Spaceflight Now: Breaking News

SpaceDev, Univ. of Arizona make deep space camera
Posted: March 7, 2000

  Space probe
An artist's concept of SpaceDev's deep-space probe. Photo: SpaceDev
SpaceDev Inc., the world's first commercial space exploration and development company, announced Monday it has finalized an agreement whereby the University of Arizona's Lunar and Planetary Laboratory in Tucson, Ariz. will furnish to SpaceDev a multi-band imaging camera designed and built by Peter Smith.

The camera, funded by the University, will be capable of taking high quality still photographs, and of collecting multi-band scientific data designed to help scientists understand the composition of the surface of the planetary body being photographed during SpaceDev's deep space mission.

Under a unique and innovative arrangement between SpaceDev and the University, SpaceDev intends to fly the camera on one of its planned commercial deep space missions, with the current target being a near earth asteroid.

Michael J. Drake, director of the University's Lunar and Planetary Laboratory (LPL) said of the agreement, "We are excited to be working with SpaceDev on an innovative mission to a near-Earth asteroid. LPL is a 'can do' academic organization that brought the world the exciting and unique Mars Pathfinder lander and rover pictures from the surface of Mars on July 4, 1997. SpaceDev is the leading commercial company involved in the scientific exploration of space. The only sector of space activity that has not entered the commercial sector so far is science. LPL and SpaceDev intend to be the first partnership to change that fact. A major research university, working with an innovative private company, can return high quality science at a fraction of the cost of a government mission. When we succeed in this venture, we will change forever the way the scientific exploration of space is carried out. These are exciting times."

"We are looking forward to working with Mike and his team -- they have world-class people and experience. Peter Smith has a great reputation for building high quality, lower-cost cameras, and I am looking forward to collaborating with him on this project and possibly other related projects in the near future," said Jim Benson, chairman and chief executive officer of SpaceDev.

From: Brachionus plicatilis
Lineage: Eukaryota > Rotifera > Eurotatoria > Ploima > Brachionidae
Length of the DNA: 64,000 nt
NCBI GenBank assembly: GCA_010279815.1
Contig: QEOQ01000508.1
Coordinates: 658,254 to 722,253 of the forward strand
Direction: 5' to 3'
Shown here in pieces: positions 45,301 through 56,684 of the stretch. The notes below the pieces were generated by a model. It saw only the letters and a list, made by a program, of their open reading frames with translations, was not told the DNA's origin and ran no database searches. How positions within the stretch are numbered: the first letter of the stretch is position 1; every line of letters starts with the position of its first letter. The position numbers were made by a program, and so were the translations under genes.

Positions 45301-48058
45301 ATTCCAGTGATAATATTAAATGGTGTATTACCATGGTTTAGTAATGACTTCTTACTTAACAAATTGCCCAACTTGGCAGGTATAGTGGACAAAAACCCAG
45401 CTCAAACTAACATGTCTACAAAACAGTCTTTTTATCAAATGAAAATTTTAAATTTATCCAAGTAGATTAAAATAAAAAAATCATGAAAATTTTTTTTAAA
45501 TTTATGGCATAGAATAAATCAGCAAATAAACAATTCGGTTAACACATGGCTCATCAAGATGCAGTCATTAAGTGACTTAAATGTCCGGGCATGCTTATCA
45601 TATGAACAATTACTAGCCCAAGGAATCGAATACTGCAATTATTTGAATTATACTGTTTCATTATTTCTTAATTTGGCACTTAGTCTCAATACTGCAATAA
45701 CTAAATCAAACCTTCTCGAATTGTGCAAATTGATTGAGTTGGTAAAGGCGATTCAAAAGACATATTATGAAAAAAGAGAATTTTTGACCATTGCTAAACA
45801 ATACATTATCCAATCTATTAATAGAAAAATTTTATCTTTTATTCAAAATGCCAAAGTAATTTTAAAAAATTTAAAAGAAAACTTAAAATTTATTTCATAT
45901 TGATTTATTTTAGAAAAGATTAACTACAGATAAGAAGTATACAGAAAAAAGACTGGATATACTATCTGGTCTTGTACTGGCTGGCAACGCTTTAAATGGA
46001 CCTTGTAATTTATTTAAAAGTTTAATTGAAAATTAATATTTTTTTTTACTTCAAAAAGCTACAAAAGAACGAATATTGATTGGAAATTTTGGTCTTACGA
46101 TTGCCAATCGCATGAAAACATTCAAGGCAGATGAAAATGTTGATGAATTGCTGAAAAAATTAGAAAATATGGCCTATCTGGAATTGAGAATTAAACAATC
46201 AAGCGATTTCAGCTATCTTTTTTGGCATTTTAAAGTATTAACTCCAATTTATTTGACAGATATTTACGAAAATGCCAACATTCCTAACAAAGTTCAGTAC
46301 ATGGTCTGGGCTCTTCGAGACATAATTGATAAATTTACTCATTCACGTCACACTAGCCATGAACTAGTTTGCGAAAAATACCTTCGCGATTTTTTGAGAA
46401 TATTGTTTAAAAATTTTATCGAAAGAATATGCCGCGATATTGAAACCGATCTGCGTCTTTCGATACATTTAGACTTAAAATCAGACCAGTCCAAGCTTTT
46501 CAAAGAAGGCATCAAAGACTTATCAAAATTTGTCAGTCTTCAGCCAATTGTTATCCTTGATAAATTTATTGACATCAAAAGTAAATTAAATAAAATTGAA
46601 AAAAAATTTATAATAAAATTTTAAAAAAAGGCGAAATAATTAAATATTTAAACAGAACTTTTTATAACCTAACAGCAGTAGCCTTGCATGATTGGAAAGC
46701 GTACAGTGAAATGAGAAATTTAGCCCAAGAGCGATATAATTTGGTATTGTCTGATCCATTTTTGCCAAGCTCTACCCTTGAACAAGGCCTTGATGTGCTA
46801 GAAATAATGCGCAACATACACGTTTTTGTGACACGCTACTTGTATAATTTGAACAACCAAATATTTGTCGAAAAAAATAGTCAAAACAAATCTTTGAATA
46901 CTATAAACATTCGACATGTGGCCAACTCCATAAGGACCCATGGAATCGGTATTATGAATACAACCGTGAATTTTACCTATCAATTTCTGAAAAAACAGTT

A true color of Mars based from the camera aboard Pathfinder in 1997. Photo: NASA/JPL

In return for providing a ride for the camera at no charge to the University of Arizona, SpaceDev will receive exclusive rights to offer for sale the camera's photos and scientific data. It is hoped this revenue will pay for the ride and produce a profit by making the unique photos available as Internet content, and by providing valuable scientific data at a cost far less than the cost of data from similar government missions.

"I believe small, low-cost and fully insured commercial missions to the inner planets offer the safest and surest means of guaranteeing that inexpensive, high quality science data will be provided to more scientists than ever before possible. Insured, fixed-price commercial science missions to the Moon, Mars and near-earth asteroids, for less than $30 million, could become an important part of the future for planetary exploration for NASA and other governments around the world," said Benson.

There are over 50 chemically distinct types of asteroids. Less than 1,000 out of an estimated 100 million near earth asteroids of 10 meters or larger have been discovered. Less than 60 of those have been analyzed from earth-bound instruments, and only four have been photographed up close. The University of Arizona camera would potentially provide unique and valuable scientific information about these mysterious and largely unknown close neighbors of Earth.

Many near earth objects -- asteroids and dormant comets -- are the easiest and least expensive planetary bodies to visit. Scientists estimate a large percentage of these objects consist of ten percent or more of water, the most abundant substance in the universe. Water in space is potentially very valuable because water is the basis of life, and because it may be the most likely source of concentrated energy in space. The simple electrolysis of water, using a spacecraft's solar array, would produce hydrogen and oxygen, the most chemically powerful rocket fuel.

An 8-image mosaic taken by camera aboard Mars Pathfinder after Sojourner rover was deployed onto Martian surface. Photo: NASA/JPL

About SpaceDev

SpaceDev offers low-cost commercial missions and spacecraft for lunar orbiters, Mars orbiters and probe carriers, and asteroid rendezvous and landers for sale as turnkey, fixed price, commercial products, a first for the space industry. Also a first, SpaceDev offers fixed-price package delivery for science instruments and technology demonstrations into earth orbit, deep space and to other planetary bodies. SpaceDev designs and sells small, low-cost Earth-orbiting commercial or research satellites. SpaceDev has recently designed inexpensive orbital transfer vehicles, and secondary payload micro-kick motors for the Air Force. SpaceDev has acquired hybrid sounding rocket, motor, and launch vehicle designs, and intellectual property rights produced by the former American Rocket Co. (AMROC).

Established in 1997, SpaceDev is the world's first commercial space exploration and development company. SpaceDev's corporate offices are located near San Diego in Poway, Calif. SpaceDev and The Boeing Co., the world's largest aerospace company, recently announced that they have teamed together to investigate opportunities of mutual strategic interest in the commercial deep-space arena.

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